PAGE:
Ghost Cities of China
Sarah Williams, Wenfei Xu, Michael Foster, Shin Bin Tan, Changping Chen
After years of economic growth in the 1990’s and 2000’s, housing vacancy has become a serious concern for many second and third-tier Chinese cities experiencing economic slow down which some say started as early as 2008 during global economic crisis. These vacant areas are often referred to as “Ghost Cities” and expose underlying weaknesses in the Chinese real estate market, yet identify their locations is difficult because it is nearly impossible to obtain data about these sites from the Chines government.
Given the difficulty of measuring Chinese real estate risk through the use of government data, this research project set out to test whether it is possible to use easily obtainable data scraped from social media and points of interest data provided on Chinese websites to identify these vacant and undeveloped areas in second and third-tier cities. Data was scrapped from Dianping (Chinese Yelp), Amap (Chinese Map Quest), Fang (Chinese Zillow), and Baidu (Chinese Google Maps) using open access API’s, and was used in a model developed to identify vacancy by measuring a residential point of interest’s access to basic amenities, such as grocery stores, restaurants, schools, malls, and banks among others.
In this project, we collected data for over 20 cities to create a granular model for residential vacancy discovery. After we created our ghost cities model, we went to China to ground-truth our information. We consider this also an important part of the model building process, as we were able to validate some of the results from our model first hand, as well as develop a deeper understanding of the issue from key stakeholders.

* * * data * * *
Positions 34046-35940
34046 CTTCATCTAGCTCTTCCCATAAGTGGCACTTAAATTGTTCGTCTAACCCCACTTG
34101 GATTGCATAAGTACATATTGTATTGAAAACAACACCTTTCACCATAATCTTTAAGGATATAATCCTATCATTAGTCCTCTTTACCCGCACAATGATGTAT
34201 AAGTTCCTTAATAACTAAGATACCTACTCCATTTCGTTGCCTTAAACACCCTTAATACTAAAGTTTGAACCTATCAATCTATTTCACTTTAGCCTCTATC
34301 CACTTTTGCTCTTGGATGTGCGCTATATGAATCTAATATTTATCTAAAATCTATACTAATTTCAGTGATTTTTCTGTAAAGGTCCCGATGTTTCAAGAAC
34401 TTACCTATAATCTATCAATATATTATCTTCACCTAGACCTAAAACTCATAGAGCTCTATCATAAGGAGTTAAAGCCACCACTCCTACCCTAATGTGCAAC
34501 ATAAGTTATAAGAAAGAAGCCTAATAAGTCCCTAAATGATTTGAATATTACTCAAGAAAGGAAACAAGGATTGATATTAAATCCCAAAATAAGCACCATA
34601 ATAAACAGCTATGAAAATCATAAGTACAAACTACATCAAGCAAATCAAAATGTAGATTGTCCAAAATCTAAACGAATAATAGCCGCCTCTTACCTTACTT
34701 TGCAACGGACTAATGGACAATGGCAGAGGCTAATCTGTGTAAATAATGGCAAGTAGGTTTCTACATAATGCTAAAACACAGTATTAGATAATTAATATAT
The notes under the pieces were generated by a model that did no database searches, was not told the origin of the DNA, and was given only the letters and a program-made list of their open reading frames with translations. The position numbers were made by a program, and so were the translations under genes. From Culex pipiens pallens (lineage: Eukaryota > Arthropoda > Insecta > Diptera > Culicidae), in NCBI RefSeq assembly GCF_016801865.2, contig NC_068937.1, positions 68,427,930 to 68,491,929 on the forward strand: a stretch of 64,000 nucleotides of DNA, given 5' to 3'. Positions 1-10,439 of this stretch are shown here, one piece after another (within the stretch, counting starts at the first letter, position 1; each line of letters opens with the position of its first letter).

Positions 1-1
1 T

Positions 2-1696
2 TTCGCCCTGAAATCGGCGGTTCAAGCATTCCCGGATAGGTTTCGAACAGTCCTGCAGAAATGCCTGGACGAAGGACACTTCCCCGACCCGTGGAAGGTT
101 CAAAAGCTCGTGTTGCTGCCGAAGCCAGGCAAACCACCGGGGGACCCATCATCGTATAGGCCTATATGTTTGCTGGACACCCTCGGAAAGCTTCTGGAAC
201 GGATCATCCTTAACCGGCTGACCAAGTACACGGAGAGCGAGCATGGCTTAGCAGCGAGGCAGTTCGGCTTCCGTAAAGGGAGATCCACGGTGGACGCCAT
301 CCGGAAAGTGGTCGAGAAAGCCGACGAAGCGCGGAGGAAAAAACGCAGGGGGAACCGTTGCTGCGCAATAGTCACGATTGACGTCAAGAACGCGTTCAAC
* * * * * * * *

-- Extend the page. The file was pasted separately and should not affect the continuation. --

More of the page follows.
Cities are separated into an 'urban' and 'suburban' group based on their population distribution, and each group's amenities scores are calculated and clustered based on spatial autocorrelation. We create a gravity model based on nearby amenities that are essential to a lively community. Each residential area in the city is given an amenities score, and scores are then filtered for ghost city candidates. Ultimately, the research results show that openly accessible data available through social media can help locate and estimate risk in the Chinese real estate market, but perhaps more importantly, identifying where these areas are concentrated can help city planners, developers and local citizens make better investment decisions and address the risk created by these under-utilized developments. These results represent a data set, built outside the government, of the transitional, underperforming or vacant housing stock in the Chinese market, while also showing how open-source and social media data can be used to understand the urban condition.